A sweet snapshot of America’s elderly, “The Personals: Improvisations on Romance in the Golden Years” is a delicate look at loneliness and the life lessons collected by a group of energetic senior citizens. Having just nabbed this year’s Academy Award for documentary short subject, Japanese director Keiko Ibi’s film makes its TV debut on the HBO Signature multiplex channel as a Double Exposure presentation. Subsequent playdates will give subscribers a chance to catch up with the pic, which has already screened at fests across the country.
A nonfiction, no-frills cross between “Cocoon” and “The Joy of Sex,” Ibi’s take on sensuality among the aged, filmed as her NYU graduate thesis, stands out because of its simplicity: These humble, tired individuals are pining for a gentle touch, a meaningful hug or just some deserved attention. “Personals” will go a long way in convincing viewers that their parents and grandparents aren’t passionless relatives who live only for knitting and soft-boiled eggs.
Narrative features a mostly Jewish bunch from Manhattan’s Lower East Side who are members of the Alliance Stage acting company at a local community center. With the guidance of Seth Glassman, the thesps have decided to put on a play based on their own fictitious personal ads. Throughout the weeks of preparation, Ibi intercuts between rehearsals and home-based interviews while revealing the participants’ true feelings about commitment, devotion and sex.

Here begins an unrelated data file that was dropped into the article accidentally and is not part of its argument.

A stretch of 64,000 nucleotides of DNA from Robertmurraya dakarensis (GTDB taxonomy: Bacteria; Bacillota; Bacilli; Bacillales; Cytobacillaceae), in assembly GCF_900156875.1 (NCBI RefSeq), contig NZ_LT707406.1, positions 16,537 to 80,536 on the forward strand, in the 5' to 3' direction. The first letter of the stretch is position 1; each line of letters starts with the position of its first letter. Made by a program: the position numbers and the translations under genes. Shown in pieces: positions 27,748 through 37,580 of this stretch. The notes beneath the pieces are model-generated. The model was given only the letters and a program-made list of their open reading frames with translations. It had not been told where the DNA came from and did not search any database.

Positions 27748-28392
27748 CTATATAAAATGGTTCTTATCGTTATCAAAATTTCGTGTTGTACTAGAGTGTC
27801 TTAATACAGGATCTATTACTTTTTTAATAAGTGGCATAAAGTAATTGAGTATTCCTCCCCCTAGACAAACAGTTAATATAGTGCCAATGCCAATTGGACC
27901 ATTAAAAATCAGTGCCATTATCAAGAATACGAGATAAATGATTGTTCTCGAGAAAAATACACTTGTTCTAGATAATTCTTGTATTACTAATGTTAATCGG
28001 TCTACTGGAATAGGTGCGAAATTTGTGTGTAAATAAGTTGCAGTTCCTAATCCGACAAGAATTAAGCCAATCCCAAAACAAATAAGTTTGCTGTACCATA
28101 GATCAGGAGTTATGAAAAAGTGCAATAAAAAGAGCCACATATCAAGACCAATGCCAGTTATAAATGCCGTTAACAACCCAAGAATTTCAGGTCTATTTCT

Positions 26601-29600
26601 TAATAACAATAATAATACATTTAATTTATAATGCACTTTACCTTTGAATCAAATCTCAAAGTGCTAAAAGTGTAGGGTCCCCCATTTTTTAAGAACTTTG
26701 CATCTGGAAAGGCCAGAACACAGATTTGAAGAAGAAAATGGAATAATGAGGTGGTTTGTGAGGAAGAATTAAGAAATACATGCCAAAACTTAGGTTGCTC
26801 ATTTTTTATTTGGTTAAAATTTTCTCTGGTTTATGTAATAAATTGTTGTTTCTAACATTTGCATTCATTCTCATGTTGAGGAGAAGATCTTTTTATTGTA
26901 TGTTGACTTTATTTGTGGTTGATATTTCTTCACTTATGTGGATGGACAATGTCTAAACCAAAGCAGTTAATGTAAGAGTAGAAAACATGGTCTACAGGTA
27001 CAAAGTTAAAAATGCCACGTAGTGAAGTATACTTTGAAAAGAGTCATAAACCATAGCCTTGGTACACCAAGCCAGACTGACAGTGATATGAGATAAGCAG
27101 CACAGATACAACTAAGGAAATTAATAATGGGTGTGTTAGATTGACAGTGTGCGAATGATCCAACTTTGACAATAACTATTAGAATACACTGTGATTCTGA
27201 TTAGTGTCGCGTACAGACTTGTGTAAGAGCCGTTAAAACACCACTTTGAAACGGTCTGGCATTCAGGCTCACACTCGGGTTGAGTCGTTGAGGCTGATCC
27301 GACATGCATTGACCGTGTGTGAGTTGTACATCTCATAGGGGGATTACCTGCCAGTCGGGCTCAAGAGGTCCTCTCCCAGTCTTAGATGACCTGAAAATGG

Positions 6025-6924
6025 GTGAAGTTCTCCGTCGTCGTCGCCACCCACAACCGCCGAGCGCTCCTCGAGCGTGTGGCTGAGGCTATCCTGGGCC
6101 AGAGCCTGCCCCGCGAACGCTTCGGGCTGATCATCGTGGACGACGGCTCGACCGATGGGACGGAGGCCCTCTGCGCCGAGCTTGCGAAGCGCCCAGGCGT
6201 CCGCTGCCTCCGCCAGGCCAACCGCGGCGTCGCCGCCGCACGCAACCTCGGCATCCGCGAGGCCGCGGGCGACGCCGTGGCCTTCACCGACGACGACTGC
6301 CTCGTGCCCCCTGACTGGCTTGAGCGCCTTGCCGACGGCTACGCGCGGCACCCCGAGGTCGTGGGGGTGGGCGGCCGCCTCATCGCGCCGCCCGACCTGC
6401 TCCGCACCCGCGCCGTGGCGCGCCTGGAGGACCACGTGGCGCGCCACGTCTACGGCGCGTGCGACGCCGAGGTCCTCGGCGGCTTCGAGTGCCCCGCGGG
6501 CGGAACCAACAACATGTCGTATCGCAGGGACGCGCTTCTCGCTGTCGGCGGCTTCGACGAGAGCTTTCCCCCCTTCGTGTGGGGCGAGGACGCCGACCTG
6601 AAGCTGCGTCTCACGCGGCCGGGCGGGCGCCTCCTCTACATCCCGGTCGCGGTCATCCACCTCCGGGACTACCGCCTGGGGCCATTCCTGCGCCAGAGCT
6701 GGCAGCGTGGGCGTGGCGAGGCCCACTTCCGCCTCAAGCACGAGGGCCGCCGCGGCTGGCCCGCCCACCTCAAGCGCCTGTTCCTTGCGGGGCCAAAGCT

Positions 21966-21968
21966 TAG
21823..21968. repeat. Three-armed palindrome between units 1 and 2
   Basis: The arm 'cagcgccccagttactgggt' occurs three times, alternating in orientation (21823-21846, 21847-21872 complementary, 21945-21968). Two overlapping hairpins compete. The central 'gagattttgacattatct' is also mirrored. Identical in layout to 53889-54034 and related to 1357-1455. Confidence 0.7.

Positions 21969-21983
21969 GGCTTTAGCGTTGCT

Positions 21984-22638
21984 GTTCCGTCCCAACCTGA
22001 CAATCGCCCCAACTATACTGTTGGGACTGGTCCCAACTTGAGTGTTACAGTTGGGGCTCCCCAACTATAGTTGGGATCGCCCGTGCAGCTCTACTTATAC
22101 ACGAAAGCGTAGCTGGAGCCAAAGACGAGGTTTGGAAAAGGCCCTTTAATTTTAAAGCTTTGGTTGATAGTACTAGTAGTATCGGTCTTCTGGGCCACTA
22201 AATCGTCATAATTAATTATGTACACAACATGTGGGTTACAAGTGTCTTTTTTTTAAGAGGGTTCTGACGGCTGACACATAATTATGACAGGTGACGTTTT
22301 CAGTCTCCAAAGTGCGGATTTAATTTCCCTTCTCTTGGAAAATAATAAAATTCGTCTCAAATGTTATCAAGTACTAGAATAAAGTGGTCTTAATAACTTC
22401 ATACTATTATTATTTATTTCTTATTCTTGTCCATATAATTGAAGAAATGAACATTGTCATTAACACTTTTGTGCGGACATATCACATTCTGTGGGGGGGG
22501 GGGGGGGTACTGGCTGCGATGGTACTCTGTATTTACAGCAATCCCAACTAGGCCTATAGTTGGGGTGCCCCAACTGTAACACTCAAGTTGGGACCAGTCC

While these folks are no threat to Lemmon and Matthau, there’s humor, honesty and sadness in everyone’s enthusiasm, and their eagerness is contagious. Honorable mentions go to 82-year-old Harold Gordon, whose spunk could rival that of any younger playboy, and Selma Wernick, a woman who’s not embarrassed to admit that she needs someone to hold her.
Despite its inherent likability, “Personals” lacks tonal consistency. While the soul-searching wisdom of 12 people is certainly enough on which to base a docu, there’s too much going on: Within the brief running time, Harold has surgery, the program’s funding runs out and Selma eyes a new career as an actress — it’s all a bit jumpy.
But nothing can take away from the genuine emotion on display. “Personals” gives a rarely heard generation the opportunity to speak about first loves and burning flames, and in that respect, it hits the mark squarely.
Tech credits are good, with Ibi and Milton Ginsberg’s smooth-cut editing standing out.